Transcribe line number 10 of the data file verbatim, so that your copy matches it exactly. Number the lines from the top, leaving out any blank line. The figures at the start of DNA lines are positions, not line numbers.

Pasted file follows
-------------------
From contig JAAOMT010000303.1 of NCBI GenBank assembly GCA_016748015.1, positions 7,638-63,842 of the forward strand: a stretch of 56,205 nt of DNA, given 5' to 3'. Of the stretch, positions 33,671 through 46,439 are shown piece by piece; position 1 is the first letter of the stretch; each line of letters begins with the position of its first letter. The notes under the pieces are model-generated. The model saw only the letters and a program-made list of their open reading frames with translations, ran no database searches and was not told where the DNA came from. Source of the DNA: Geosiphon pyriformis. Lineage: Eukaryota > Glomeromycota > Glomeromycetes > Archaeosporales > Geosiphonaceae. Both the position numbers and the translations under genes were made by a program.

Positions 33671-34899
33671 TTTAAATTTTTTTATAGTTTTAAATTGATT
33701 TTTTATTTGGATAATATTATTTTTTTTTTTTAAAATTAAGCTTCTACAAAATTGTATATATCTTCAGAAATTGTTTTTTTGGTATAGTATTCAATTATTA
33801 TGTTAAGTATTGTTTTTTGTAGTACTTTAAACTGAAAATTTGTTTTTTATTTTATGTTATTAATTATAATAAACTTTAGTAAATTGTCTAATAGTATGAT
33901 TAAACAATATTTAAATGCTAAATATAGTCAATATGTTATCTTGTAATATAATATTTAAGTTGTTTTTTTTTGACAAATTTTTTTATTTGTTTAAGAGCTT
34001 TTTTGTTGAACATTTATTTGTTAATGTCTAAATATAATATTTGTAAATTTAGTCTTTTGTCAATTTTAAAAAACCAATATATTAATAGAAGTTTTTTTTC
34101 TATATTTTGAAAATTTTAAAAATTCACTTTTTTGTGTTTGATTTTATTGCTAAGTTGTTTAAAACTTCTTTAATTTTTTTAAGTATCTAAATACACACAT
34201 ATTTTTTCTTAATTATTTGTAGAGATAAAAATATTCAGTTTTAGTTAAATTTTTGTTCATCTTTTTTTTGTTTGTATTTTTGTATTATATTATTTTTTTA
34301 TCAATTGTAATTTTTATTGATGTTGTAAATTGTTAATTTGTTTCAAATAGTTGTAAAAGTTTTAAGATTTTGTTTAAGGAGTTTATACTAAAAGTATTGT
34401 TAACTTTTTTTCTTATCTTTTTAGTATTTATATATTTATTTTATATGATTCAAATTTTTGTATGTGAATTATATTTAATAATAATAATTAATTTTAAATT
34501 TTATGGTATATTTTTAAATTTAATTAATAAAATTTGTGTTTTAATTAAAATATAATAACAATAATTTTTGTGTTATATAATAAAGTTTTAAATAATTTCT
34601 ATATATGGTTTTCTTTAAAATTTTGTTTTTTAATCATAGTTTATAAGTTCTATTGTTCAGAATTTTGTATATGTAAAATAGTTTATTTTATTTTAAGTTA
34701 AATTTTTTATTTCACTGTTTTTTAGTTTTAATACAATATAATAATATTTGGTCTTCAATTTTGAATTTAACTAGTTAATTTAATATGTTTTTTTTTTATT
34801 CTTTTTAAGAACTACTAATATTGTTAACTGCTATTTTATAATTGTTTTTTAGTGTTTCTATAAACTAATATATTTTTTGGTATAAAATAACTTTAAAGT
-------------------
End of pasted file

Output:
34301 TCAATTGTAATTTTTATTGATGTTGTAAATTGTTAATTTGTTTCAAATAGTTGTAAAAGTTTTAAGATTTTGTTTAAGGAGTTTATACTAAAAGTATTGT